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Mine at the Gift Theatre Company | Theater review

Laura Marks's eerie play marries modern parenting anxieties with folklore, but the Gift's production doesn't bring it to full fruition.

 (Photograph: clairedemos.com)
1/8
Photograph: clairedemos.com

Mine at the Gift Theatre Company

 (Photograph: clairedemos.com)
2/8
Photograph: clairedemos.com

Mine at the Gift Theatre Company

 (Photograph: clairedemos.com)
3/8
Photograph: clairedemos.com

Mine at the Gift Theatre Company

 (Photograph: clairedemos.com)
4/8
Photograph: clairedemos.com

Mine at the Gift Theatre Company

 (Photograph: clairedemos.com)
5/8
Photograph: clairedemos.com

Mine at the Gift Theatre Company

 (Photograph: clairedemos.com)
6/8
Photograph: clairedemos.com

Mine at the Gift Theatre Company

 (Photograph: clairedemos.com)
7/8
Photograph: clairedemos.com

Mine at the Gift Theatre Company

 (Photograph: clairedemos.com)
8/8
Photograph: clairedemos.com

Mine at the Gift Theatre Company

New mother Mari (Hillary Clemens) has done everything right. She's had her apartment scanned for lead paint; she's taken all the prenatal vitamins; she's secured the services of an empathetic midwife (Alexandra Main) to help her deliver her baby in-home in an inflatable birthing pool. Mari and her über-supportive husband, Peter (Gabriel Franken), and her own semi-flighty but loving mother, Rina (Deborah Ann Smith), have dotted their i's and crossed their t's so meticulously that one imagines the new parents have already pre-applied for the city's best nursery schools before their daughter is born in Mine's opening scene.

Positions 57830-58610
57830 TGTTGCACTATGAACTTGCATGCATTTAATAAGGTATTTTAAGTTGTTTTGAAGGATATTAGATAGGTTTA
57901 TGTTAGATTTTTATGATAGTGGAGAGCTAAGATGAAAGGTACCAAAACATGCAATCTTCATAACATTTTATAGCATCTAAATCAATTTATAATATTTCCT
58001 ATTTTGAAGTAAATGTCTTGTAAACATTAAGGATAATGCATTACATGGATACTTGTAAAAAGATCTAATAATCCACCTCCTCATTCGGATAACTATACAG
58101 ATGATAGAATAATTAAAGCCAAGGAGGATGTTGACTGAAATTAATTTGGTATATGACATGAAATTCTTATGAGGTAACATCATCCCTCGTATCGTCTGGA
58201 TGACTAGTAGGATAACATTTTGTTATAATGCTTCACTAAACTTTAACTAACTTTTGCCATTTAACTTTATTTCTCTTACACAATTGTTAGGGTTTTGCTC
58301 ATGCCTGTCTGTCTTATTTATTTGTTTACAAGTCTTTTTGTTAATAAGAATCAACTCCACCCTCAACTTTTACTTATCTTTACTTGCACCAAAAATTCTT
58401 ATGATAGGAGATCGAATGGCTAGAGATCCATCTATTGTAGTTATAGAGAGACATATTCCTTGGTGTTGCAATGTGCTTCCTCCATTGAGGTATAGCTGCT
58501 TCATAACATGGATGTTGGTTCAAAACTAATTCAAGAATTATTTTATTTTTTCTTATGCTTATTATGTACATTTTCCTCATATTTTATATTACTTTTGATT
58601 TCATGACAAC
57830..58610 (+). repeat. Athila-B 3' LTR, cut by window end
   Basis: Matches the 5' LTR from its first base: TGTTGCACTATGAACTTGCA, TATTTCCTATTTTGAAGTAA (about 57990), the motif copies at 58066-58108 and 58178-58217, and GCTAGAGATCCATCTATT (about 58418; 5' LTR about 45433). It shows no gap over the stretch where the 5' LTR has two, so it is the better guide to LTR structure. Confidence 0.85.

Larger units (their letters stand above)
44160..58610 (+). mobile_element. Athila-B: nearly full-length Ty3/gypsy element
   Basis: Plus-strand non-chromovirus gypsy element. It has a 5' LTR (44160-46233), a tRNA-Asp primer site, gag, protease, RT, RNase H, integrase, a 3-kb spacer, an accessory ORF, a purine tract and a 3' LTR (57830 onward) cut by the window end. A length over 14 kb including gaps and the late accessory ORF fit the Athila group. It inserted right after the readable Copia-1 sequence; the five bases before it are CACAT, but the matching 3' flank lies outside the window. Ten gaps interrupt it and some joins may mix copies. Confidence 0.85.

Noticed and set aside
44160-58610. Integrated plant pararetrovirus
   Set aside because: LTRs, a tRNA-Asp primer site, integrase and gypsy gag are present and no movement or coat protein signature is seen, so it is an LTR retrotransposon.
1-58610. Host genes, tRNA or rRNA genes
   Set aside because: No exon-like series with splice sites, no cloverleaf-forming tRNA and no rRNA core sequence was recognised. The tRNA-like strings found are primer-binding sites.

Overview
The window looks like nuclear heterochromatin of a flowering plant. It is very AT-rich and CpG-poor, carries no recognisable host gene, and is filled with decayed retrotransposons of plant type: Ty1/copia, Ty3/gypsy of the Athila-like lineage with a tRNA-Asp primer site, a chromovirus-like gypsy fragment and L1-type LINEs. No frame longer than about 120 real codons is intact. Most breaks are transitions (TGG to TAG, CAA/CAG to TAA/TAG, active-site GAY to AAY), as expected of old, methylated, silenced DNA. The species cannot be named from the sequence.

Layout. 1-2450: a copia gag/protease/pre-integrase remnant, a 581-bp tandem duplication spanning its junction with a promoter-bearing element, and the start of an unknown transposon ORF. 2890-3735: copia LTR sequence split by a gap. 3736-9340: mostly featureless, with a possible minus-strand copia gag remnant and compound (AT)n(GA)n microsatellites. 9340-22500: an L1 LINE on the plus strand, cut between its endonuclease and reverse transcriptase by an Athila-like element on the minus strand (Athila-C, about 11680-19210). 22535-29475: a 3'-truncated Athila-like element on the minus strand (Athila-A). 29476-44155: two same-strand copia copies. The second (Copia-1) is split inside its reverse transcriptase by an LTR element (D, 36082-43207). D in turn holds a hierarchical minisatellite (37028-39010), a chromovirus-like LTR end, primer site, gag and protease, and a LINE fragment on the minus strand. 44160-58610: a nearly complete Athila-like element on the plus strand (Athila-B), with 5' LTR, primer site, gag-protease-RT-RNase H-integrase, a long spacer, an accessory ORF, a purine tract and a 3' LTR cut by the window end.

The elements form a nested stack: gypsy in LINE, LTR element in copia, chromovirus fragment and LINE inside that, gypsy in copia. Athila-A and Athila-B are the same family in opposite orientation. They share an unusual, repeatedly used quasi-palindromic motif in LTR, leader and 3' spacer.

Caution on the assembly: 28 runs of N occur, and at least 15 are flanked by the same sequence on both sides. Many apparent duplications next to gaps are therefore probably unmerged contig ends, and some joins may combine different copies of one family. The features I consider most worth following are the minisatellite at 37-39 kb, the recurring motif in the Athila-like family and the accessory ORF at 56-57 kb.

So why does Mari wake up the next morning with the horrifying—and as she herself realizes, totally irrational—sense that the baby in the bassinet isn't her daughter?

I'm hard-pressed to recall the last time I reviewed a play whose central conceit, the plot point on which it drives, felt as much like a spoiler to be protected as in Laura Marks's 2011 work, but it seems unavoidable to say it intertwines modern parents' endless landscape of fears with the folkloric tradition of the "changeling," or the supernaturally switched baby, and that the stranger played by Cyd Blakewell with an appropriately jarring otherworldliness plays into that interweaving.

Clemens convincingly embodies Mari's baby-doubt and self-doubt, and Blakewell, an actress whose off-kilter mien I've long found compelling, brings that bearing to her characterization of Amy. Unfortunately, the scenes between the two highlight a slack energy in Marti Lyons's production that also permeates Clemens's interactions with the rest of her world. There are a lot of of interesting elements here, but like Mari and her baby, they just can't seem to bond.

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